In most instances, these teams know what they are doing is more agile-like than true agile, but it lets them tell business groups and sponsors that they are as up to date as anyone. In many cases, it’s the business itself that makes the agile “fr-agile” (bad joke, but I have said it way too many times for it to still be funny). The business still wants a committed scope with progress milestones before they will authorize the spend. Or the even more fun one is a fixed-price agile project, which almost makes no sense if you take into account that one aspect of agile development is that everything can change, and the other aspect is that nothing can change.
I have seen fixed-price agile projects work, but they get a little complicated. The milestones are for a number of story points delivered based on velocity. So the team is committing to sustain a specified velocity give or take some margin of error. The actual scope can vary, but the business unit needs to do story point trading. If they want to add something, the story points are assessed and they have to harvest them out of current or future sprint story points. If they have to have the new item but they can't harvest it, then it becomes a change order, just like a traditional fixed-price project.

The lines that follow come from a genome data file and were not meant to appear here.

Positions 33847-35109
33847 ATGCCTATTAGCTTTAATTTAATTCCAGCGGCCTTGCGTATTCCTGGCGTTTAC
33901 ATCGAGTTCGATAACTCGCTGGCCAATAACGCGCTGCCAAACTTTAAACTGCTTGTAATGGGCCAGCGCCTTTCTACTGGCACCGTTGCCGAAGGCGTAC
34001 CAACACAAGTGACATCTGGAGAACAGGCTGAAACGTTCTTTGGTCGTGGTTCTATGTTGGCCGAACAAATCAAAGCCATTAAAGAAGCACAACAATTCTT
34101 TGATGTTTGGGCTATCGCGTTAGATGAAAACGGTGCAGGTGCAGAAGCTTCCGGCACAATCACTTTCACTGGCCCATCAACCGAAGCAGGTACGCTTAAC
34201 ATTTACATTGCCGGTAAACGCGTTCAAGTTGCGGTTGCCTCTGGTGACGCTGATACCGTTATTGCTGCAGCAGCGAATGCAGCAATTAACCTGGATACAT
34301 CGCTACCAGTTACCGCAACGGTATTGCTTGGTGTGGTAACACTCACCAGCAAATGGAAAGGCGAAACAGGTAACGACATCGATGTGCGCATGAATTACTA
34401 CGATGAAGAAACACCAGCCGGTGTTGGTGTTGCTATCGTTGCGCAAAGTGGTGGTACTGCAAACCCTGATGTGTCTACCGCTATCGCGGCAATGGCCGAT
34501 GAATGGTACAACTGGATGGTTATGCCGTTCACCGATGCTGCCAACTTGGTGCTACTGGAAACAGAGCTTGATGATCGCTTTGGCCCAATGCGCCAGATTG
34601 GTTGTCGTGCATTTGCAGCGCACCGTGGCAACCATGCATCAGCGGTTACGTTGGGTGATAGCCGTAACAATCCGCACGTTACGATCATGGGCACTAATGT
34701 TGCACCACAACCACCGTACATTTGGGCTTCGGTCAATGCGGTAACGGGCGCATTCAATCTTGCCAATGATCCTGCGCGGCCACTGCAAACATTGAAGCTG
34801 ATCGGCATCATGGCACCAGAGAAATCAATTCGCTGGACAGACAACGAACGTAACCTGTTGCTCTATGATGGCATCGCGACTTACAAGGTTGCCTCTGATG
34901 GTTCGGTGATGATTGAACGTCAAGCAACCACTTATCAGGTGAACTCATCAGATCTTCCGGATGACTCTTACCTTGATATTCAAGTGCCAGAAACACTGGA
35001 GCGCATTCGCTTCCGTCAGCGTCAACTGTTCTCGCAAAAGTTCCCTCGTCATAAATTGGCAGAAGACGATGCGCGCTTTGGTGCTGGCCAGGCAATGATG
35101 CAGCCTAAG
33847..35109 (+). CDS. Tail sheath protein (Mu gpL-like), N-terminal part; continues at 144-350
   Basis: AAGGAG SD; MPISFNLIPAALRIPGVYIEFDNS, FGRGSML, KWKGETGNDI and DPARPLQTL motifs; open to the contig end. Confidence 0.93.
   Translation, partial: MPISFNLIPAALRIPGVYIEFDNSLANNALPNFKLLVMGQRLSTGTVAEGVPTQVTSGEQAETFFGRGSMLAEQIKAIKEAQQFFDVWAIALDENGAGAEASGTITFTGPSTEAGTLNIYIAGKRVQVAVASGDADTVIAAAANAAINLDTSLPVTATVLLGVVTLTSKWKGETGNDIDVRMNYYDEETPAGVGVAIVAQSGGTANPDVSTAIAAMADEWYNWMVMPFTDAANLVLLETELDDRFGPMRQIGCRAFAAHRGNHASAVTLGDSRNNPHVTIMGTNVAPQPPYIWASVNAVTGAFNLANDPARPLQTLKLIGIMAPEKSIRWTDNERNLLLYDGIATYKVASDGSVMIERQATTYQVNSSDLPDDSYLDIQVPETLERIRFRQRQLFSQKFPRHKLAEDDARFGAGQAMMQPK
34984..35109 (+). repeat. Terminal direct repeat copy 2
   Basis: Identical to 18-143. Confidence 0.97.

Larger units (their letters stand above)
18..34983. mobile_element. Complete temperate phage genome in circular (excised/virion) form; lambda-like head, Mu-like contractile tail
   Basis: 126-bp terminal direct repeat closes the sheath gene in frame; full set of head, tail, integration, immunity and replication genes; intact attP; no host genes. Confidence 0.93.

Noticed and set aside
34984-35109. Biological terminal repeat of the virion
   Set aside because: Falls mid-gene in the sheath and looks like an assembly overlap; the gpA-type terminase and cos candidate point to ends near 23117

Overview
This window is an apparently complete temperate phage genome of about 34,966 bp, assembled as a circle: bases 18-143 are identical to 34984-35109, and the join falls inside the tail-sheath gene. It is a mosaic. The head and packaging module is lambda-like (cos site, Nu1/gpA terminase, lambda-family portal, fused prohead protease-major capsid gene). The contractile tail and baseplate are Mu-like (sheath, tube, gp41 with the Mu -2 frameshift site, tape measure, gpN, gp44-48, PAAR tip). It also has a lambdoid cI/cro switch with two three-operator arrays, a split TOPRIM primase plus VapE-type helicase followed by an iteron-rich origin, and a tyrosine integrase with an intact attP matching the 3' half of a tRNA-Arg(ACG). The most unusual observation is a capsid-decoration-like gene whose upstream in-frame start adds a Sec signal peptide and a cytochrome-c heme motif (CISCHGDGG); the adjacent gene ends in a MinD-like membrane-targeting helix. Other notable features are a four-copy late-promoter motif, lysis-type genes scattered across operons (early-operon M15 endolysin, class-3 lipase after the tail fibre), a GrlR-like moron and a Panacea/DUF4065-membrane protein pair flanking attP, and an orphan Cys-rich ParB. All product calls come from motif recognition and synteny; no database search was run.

I am a big fan of test- or behavior-driven development, but you can really use this in conjunction with any of the approaches or methodologies.
So where is all this going? Well, we don't just staff one the projects with "rockstars" to be agile and successful. We want all projects to be successful. Rather than rely on a set of individuals, we need to encourage broader team collaboration, participation, and buy-in to team success.
You may have heard of some of the newer concepts, and they do work in the majority of cases, but this may be in part due to not divulging why or how they work. One of these techniques is called gamification. Another, this one from IBM, is called design thinking. These all apply techniques and methods that stem from behavioral psychology.
In gamification, the project or application gives recognition and rewards for positive behaviors, and either does not reward or gives penalties for negative behaviors. This technique works when there is a healthy spirit of competition between individuals or groups. These same techniques tend not to work if there is an unhealthy competitive bias or if the team is already suffering from morale or burn-out issues. In these cases, you may just be adding fuel to the fire.